police reports on crashes. Because injury severity necessarily
is coded on a rather crude scale at the scene by officers with
minimal medical training, it can be relatively inaccurate,
especially with respect to head injuries and internal injuries
(Partyka, 1982).   Nevertheless, police-reported injuries to
front-seat occupants have dropped in states that have implemented
belt laws.

The Campbell (1987) study provides time series analyses of the
impacts on moderate and severe injuries in New York, North
Carolina, and Texas, and on severe injuries in Illinois. The
other detailed studies available (Wagenaar, March 1987; Hawaii,
1987) arrive at higher estimates.


        Table 3.  Decrease in Injuries of Front-Seat Occupants
        For a 10 Percentage Point Increase in Safety Belt Use

                                         Police-Reported
Study                      State             Severity      Decrease

Campbell(1987)             New York         K+A+B             1.8%
                        North Carolina      K+A+B             2.0%
                           Texas            K+A+B             2.0%
                           Illinois         K+A               3.0%
Wagenaar (March 1987)     Michigan          K+A+B+C           4.0%
Limm (1987)                Oahu             Hospitalized      4.9%


K = fatality
A = serious injury
B = moderate injury
C = minor injury




                                   16
As Table 3 shows, at a minimum, a 10 percentage point rise in
safety belt use seems to result in a 1.8 to 3 percentage point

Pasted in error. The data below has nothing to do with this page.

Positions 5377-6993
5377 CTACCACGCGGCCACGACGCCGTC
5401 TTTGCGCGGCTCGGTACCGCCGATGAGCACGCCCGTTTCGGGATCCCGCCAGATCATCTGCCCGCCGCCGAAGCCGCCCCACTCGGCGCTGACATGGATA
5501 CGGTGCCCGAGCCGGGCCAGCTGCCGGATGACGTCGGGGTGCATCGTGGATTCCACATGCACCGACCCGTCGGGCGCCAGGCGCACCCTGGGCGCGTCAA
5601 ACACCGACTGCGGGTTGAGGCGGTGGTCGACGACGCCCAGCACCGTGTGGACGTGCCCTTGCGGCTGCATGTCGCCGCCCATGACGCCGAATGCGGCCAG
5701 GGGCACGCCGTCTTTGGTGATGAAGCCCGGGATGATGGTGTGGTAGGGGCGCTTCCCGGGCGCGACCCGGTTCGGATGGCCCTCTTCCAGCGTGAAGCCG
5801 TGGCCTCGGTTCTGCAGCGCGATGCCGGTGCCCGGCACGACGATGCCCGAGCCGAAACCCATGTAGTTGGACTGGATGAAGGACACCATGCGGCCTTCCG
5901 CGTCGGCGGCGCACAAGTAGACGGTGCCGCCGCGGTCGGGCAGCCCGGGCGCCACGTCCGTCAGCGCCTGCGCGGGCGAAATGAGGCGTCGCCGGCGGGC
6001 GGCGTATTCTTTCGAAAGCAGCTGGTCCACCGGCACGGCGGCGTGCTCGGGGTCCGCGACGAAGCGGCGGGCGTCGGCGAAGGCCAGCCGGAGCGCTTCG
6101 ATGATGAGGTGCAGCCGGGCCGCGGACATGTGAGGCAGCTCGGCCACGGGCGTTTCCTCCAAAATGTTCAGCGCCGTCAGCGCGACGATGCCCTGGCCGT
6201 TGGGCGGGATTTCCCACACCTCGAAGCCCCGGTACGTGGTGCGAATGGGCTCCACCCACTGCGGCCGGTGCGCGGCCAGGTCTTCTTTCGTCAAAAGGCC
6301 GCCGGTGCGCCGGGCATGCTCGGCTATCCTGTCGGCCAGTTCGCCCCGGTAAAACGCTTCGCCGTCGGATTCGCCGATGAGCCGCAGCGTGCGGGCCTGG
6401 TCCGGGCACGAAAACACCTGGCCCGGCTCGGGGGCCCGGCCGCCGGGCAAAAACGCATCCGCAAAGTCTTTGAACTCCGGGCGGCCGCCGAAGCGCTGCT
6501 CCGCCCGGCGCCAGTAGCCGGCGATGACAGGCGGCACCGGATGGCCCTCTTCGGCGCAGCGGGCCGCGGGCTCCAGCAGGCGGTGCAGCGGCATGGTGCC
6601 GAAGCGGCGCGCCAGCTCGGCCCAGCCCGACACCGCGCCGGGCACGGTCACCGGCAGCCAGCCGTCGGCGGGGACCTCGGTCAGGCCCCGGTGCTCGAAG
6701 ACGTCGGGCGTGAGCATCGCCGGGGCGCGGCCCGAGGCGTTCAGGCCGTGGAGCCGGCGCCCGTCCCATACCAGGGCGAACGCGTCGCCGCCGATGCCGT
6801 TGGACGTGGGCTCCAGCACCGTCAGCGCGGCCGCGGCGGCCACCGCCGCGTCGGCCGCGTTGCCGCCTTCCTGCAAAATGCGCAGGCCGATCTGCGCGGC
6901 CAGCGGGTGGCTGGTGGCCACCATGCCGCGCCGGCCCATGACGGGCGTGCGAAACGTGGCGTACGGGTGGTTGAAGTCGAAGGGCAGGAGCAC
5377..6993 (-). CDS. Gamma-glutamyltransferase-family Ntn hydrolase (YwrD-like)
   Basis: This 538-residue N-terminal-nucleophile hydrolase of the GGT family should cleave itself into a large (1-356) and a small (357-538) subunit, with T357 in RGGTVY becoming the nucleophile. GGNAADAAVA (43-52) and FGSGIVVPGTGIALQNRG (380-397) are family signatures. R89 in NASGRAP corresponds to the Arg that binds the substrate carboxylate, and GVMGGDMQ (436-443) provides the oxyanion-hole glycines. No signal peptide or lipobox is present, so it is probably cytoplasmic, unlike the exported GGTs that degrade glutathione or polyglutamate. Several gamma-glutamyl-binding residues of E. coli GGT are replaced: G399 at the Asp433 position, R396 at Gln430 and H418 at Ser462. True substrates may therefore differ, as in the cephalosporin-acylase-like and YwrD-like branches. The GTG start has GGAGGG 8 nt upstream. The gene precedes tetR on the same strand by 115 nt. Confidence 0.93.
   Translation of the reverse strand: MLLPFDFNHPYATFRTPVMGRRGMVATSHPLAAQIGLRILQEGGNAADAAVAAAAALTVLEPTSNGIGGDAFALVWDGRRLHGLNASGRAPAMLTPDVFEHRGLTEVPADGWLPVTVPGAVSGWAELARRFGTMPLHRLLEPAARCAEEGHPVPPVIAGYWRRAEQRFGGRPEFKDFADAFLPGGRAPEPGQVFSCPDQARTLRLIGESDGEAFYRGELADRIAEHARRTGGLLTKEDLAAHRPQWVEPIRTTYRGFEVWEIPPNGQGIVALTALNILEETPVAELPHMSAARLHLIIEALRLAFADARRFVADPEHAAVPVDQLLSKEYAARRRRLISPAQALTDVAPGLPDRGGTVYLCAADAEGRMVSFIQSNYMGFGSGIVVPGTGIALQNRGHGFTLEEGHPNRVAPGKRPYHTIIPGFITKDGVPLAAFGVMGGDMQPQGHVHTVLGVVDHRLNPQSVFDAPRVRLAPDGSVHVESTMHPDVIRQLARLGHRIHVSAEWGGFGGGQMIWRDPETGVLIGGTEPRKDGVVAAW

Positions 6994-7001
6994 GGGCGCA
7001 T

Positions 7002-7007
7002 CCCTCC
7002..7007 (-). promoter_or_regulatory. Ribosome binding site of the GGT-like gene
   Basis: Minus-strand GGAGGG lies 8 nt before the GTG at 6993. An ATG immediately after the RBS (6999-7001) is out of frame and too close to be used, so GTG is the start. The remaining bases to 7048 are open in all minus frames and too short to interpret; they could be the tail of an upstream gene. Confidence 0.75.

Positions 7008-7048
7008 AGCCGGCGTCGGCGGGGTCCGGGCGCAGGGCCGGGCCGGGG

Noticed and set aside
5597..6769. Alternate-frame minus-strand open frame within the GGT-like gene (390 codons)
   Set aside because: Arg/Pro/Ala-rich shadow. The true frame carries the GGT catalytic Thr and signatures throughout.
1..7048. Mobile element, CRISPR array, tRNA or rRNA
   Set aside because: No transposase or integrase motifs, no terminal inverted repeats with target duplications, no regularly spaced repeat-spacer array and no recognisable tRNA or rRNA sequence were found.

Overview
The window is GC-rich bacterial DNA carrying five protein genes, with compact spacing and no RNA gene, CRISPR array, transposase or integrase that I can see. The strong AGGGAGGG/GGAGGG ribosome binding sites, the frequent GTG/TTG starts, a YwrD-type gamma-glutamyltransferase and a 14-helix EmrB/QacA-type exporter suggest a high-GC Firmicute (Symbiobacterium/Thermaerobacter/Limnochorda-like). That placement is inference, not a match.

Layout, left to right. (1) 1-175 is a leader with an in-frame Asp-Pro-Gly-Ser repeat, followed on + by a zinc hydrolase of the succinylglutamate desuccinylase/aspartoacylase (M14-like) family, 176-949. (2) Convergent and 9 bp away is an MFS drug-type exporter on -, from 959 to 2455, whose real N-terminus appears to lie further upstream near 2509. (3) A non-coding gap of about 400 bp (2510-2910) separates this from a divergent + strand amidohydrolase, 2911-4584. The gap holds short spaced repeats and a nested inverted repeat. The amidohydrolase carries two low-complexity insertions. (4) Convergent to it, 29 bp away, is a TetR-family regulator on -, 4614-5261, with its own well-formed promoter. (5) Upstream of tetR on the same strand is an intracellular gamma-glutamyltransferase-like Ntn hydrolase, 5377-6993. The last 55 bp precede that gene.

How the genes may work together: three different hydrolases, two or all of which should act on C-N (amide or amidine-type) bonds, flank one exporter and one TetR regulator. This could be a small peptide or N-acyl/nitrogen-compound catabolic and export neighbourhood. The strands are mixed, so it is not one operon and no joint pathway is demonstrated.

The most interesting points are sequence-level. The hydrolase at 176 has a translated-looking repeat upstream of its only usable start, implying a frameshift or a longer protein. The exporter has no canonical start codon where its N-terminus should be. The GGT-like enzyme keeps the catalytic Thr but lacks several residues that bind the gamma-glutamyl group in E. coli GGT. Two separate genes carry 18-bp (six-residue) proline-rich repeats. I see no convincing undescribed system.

drop in serious and moderate injuries to front-seat occupants.
At the extreme, on Oahu, hospitalizations dropped 4.9 percentage
points for each 10 percentage point increase. A complete
inventory of crash-related hospitalizations on Oahu showed that
those not using belts were 1.8 times more likely to be
hospitalized than those who were (Limm, 1987). This impressive
statistic was compiled in the first half of 1986, when 74 percent
of Oahu drivers were belted.

The studies suggest that a 10 percentage point rise in belt use
drops fatalities of front-seat occupants by 2.1 to 3.7 percentage
points and moderate and serious injuries by at least 1.8 to 3.0
percentage points.    This equates to a drop in overall fatalities
by 1.2 to 2.4 percentage points (55 to 65 percent of 2.1 to 3.7
percent) and in moderate and serious injuries by 1.3 to 2.5
percentage points (70 to 85 percent of 1.8 to 3.0 percent).

RISING BELT USE HAS REDUCED INJURY COSTS AND SHOULD REDUCE
INSURANCE PRICES

The fatality and injury reductions produced by belt use laws have
reduced auto insurance claims by roughly $1 to 2.5 billion
dollars.   Other public and private insurers probably saved
another $0.5 to 1.25 billion.

The states with the largest belt usage gains -- about 50
percentage points -- probably have experienced a 6 to 12 percent
decrease in fatalities and injuries. The probable result is a